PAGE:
The most useless of all of these specs, this is basically a ration of sound output to power input. Higher impedance (in ohms) means louder for less power. Higher impedance can be detrimental to the lifetime of the headphones if they have cheap components (see Skullcandy), but typically higher impedance is better because it is more energy efficient.
Maximum input power
This tells you the amount of power that the speakers will operate at. Again, higher is typically better, but this power is drawn from the device that is playing the music. If you have bad battery life on your music player, you might want lower input power.
So wait, none of these things actually tell me about sound quality? You are correct. Unless you find a frequency response graph, there is no way to know what will sound better. Ultimately that is the fundamental problem with trying to sell headphones, you have to sell a product that produces sound based on what people can see. If you over-complicate the information that you give about the product it will get lost in translation, so they keep it simple with flashy vocabulary and audio buzzwords that will appeal to the average consumer, without actually saying anything. What I want you to take away form this is that these companies are taking advantage of us as consumers. They know that we don’t know, they know we make decisions with our eyes, and they exploit this with the way they market their products. Audio quality is in the ear of the beholder, not in the words on the packaging, and without blind testing of two separate products it is impossible to distinguish which one has “better audio quality,” plus every person prefers their sound a certain way (see psycho acoustics post) so you get different opinions from different people. Just be sure you are getting a product by a manufacturer who has been distinguished in the industry and has features that you want. Good ‘sound quality’ means sound that is as close to the original waveform as possible, which then depends on the content, you feed into the headphones. Perhaps that is a topic for a different post.
How do I move my body? What do I do with my arms?
This is the type of music you hear the first time and wonder if there is any rhyme or reason to it. Once you get farther into the song you will hear certain parts repeat themselves, it isn’t just the equivalent of mashing buttons in fighting games. The biggest thing that makes this seem so off-putting at first is the strange intervals and range of the guitar that are being used. There isn’t very many lower chords that could be described as “darker,” because of the diminished dissonance, instead there are many different kinds and in much higher octaves.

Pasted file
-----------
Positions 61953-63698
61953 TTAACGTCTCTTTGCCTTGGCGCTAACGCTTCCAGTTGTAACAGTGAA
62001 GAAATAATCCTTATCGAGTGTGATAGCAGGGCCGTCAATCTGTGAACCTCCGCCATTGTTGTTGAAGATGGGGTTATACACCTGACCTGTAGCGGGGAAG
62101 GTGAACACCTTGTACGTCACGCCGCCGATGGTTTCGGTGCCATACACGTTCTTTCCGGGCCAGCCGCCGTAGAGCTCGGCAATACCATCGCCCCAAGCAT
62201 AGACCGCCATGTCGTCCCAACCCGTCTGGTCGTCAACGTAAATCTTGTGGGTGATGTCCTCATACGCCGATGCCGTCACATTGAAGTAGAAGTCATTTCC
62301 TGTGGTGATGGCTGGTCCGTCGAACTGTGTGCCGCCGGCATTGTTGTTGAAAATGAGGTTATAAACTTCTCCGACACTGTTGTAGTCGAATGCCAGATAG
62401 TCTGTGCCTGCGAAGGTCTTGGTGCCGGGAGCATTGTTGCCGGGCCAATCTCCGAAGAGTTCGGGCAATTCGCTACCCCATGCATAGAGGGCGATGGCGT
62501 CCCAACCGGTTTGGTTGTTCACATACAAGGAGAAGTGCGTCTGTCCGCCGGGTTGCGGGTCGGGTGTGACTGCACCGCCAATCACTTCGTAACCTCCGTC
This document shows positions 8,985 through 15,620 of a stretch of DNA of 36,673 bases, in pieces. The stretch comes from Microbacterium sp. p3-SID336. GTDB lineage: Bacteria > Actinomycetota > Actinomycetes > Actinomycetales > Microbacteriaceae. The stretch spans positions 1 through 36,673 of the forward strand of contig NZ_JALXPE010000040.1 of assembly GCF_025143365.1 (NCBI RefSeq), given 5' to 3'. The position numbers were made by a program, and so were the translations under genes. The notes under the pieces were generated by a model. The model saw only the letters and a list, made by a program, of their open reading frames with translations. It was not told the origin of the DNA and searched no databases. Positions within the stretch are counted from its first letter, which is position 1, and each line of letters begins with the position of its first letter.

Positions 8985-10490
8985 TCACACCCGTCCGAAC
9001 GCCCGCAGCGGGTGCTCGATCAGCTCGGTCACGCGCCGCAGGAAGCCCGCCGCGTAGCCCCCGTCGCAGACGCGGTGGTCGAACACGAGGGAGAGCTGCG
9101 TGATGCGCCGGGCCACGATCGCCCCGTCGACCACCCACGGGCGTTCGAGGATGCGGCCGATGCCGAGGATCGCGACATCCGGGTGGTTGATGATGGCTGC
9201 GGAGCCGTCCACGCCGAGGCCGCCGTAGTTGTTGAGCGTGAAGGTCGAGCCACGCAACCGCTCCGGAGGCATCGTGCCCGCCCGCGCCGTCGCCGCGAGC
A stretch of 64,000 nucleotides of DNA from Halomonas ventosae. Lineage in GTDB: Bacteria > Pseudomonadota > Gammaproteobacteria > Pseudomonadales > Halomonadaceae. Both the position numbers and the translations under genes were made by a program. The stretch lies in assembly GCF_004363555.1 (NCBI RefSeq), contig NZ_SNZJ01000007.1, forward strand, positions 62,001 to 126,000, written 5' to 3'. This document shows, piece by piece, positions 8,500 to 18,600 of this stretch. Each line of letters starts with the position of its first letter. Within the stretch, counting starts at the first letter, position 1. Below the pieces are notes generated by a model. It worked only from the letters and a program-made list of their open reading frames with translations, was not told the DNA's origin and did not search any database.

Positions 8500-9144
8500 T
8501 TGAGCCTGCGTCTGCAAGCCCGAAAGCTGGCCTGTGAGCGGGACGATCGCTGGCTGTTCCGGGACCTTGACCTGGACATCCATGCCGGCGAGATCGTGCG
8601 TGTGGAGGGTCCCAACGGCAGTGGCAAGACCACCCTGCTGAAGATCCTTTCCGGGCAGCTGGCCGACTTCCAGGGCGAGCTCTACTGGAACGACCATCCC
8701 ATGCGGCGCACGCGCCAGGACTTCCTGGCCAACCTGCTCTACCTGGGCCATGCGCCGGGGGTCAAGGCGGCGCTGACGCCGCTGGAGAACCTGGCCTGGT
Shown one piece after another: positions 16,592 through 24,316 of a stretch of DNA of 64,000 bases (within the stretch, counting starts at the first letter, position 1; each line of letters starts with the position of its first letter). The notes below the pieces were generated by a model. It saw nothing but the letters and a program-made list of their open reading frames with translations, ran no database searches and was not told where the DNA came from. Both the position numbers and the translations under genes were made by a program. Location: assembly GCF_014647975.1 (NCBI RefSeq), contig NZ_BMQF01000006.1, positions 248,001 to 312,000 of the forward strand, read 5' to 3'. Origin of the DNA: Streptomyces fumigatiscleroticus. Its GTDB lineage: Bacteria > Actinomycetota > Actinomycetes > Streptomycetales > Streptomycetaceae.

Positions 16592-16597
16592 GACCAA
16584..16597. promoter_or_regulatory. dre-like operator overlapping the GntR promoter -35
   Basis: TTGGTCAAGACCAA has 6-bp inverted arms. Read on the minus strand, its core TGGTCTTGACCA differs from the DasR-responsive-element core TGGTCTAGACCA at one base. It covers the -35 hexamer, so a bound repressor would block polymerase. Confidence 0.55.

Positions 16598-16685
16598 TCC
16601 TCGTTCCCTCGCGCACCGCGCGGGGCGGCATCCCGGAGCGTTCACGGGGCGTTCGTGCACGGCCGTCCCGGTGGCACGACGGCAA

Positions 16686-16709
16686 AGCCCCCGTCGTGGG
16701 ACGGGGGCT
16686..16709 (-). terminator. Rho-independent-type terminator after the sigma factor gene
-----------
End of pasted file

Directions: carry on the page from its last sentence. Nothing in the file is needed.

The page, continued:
So you can look at it as very odd and awful, or very interesting.
Well let’s review what causes me to enjoy music, it needs to have interesting chord progressions, non-linear rhythms and of course, it has to have feeling.
Duct Tape Smile helps explain what the song is about for those of you who are having a hard time understanding what is being said. Fake smiles put on display for all to see, while actually living a depressing and unfulfilling life. The story is divided up in the transitions. Notice at :15 “smile for the camera” which is the first time we hear this theme. Then again the same theme repeats at :54, but this time he says “scream for the camera.” It’s a clever song writing technique that, through the madness of the instrumental sounds, gives it structure and shape.
For this week’s breakdown beatdown even I cringed a little the first time.
This is one guy doing all the instruments. One guy is responsible. There is an episode of south park, where Eric Cartmen sees Ben Affleck’s real parents who have asses where their faces should be. Cartmen finds after seeing this, nothing is funny to him because Ben Affleck’s ass-head parents are the funniest thing he will ever see. @4:58
That’s how this makes me feel. I don’t know if there is any other way to make it more br00tl, I think it may be musically impossible, to go more over-the-top than this. There is definitely an audience for this sort of thing, but I cannot take this seriously. Neither should you, just let the head banging take its course then never listen to it again.